Head Injuries Make Football a Bad Bet

Are a few years of football fame worth decades of mental decline?

A few days ago, I saw this about professional football players who have shown signs of chronic traumatic encephalopathy, a condition that seems to be related to dementia and can result from multiple head injuries over a high school, college and pro career. It's incredibly sad:

Two weeks ago, upon arriving in California for his evaluation and brain scan at UCLA, Dorsett described to "Outside the Lines" the symptoms that compelled him to seek testing: memory loss, depression and thoughts of suicide.

The former Cowboys running back, now 59, said that when he took his Oct. 21 flight from Dallas to Los Angeles for testing, he repeatedly struggled to remember why he was aboard the plane and where he was going. Such episodes, he said, are commonplace when he travels.

Dorsett said he also gets lost when he drives his two youngest daughters, ages 15 and 10, to their soccer and volleyball games.

"I've got to take them to places that I've been going to for many, many, many years, and then I don't know how to get there," he said.

The 1976 Heisman Trophy winner and eighth all-time leading NFL rusher said he has trouble controlling his emotions and is prone to outbursts at his wife and daughters.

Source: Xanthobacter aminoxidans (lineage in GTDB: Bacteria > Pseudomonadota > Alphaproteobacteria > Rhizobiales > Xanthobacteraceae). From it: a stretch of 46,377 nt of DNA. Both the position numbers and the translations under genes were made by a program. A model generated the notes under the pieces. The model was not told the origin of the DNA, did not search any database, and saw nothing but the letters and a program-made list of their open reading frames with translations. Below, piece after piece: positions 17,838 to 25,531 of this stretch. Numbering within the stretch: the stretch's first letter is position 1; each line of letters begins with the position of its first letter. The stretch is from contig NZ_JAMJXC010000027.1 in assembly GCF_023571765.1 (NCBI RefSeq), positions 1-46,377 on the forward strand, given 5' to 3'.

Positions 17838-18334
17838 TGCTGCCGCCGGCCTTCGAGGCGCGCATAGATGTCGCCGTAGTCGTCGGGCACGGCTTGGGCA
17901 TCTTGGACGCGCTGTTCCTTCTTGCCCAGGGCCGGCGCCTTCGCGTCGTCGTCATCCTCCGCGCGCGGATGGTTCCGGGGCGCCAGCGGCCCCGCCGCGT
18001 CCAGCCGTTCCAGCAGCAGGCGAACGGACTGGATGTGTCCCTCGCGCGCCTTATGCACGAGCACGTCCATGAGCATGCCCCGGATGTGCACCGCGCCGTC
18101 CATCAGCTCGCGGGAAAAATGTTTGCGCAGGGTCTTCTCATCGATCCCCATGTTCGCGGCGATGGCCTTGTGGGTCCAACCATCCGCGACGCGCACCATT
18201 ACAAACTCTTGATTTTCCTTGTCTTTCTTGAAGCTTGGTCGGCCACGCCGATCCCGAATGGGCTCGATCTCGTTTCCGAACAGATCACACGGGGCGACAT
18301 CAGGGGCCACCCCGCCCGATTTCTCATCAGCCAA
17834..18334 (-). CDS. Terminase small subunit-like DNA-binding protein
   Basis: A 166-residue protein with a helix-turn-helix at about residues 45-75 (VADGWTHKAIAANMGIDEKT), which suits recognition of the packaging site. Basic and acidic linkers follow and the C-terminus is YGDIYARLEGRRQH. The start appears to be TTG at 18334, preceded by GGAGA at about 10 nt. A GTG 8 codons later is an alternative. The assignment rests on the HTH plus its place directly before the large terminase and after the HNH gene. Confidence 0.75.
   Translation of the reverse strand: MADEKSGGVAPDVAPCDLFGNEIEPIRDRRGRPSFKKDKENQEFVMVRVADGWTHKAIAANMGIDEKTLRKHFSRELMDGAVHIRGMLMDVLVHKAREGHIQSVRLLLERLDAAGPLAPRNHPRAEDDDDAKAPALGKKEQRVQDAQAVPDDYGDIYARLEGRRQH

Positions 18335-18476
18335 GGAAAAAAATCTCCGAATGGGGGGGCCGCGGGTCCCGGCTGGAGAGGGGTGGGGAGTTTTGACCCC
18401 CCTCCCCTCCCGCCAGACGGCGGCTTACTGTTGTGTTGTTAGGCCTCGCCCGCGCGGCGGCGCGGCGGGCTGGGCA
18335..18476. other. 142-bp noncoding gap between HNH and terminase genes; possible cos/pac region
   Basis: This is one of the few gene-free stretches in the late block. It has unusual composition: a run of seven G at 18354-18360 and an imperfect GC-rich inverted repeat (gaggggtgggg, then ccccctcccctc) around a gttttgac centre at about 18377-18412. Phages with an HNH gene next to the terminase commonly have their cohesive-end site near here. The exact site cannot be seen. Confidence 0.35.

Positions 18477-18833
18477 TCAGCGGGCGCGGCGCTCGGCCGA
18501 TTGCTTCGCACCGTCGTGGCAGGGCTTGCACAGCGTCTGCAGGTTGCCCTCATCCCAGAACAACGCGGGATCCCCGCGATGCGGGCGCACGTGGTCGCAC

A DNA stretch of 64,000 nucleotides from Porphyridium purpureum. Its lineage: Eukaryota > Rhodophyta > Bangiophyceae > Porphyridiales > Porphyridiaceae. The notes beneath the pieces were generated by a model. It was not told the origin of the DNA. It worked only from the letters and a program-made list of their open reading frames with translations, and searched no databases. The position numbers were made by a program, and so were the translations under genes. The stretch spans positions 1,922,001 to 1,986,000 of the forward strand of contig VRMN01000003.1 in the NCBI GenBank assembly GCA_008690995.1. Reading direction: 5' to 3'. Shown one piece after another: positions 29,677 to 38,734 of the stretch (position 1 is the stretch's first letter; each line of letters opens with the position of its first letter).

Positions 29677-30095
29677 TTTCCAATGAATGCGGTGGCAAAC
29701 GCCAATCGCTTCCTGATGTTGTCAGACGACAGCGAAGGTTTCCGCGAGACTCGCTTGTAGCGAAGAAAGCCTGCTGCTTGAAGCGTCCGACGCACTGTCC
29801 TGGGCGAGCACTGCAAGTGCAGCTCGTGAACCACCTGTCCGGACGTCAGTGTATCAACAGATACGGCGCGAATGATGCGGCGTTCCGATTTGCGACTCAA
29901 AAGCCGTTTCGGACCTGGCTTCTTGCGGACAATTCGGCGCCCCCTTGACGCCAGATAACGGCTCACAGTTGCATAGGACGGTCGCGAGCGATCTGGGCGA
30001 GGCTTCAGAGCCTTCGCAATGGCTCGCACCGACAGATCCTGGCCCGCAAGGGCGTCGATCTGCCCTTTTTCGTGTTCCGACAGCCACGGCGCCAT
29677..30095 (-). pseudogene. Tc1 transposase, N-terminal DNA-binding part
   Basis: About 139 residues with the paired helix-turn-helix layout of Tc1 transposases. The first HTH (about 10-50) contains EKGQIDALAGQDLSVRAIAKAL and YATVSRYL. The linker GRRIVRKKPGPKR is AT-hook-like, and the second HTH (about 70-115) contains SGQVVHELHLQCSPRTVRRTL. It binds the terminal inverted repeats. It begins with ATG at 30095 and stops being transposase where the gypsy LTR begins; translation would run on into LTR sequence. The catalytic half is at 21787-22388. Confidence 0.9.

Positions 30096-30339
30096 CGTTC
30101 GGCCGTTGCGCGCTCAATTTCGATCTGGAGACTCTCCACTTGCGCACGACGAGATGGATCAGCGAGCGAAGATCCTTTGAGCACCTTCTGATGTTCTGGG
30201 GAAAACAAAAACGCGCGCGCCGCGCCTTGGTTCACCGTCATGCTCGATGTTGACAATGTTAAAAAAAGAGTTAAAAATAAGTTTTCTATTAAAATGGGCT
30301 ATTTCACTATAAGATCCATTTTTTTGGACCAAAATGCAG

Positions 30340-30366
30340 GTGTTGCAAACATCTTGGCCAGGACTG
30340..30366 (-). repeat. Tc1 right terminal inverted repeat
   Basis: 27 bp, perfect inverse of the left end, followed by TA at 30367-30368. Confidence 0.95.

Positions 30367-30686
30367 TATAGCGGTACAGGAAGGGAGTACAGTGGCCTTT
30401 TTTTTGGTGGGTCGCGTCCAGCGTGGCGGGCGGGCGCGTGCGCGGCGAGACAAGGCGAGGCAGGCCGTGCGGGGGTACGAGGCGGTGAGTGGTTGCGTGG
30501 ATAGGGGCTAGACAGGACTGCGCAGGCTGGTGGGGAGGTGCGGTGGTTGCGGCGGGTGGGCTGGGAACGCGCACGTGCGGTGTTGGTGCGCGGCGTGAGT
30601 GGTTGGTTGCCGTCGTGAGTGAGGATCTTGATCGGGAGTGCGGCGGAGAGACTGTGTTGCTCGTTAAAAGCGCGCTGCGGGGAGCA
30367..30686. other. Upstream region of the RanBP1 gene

Two days ago, an Arizona high school student died from a head injury incurred during a football game.

Some level of injury -- even fatal injury -- is inevitable if we're going to play sports or, for that matter, if we're going to get out of bed in the morning. But I'm starting to wonder if the level of injury involved in sports such as football and boxing is worth it to the players involved. A few short years in the limelight are followed by decades of decline.

Worse still, a lot of people get the decline without ever getting much time in the limelight. Sports is what economists call an "all-payer auction." Imagine that I'm auctioning off a $20 bill to 50 people. Everyone puts their bids in cash in an envelope and gives it to me. The winner gets the $20; I get to keep all the bids. It's likely that I'll make more than $20 on this deal.

For every guy who makes it to a professional sports league, dozens have worked just as hard playing in college but didn't get the brass ring. And there are thousands of kids who played for four years in high school but didn't make it to the college level. When the sport is basketball, this may be sad, but it's not particularly worrying, unless they're giving up on school because they think they're going to be in the National Basketball Association. But when the sport is football, a whole lot of those also-rans are "paying" not just with practice time, but also with repeated concussions that may permanently degrade their cognitive function. This is a waste of a good brain.

I like watching football games. But it's getting hard to enjoy them, knowing the risks those players are subjecting themselves to for the entertainment of their fans. And as we learn more about CTE, I wonder how long parents will let their kids continue to bid brain cells on a shot at high school popularity or a distant, unlikely spot in the National Football League.

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    Megan McArdle at mmcardle3@bloomberg.net

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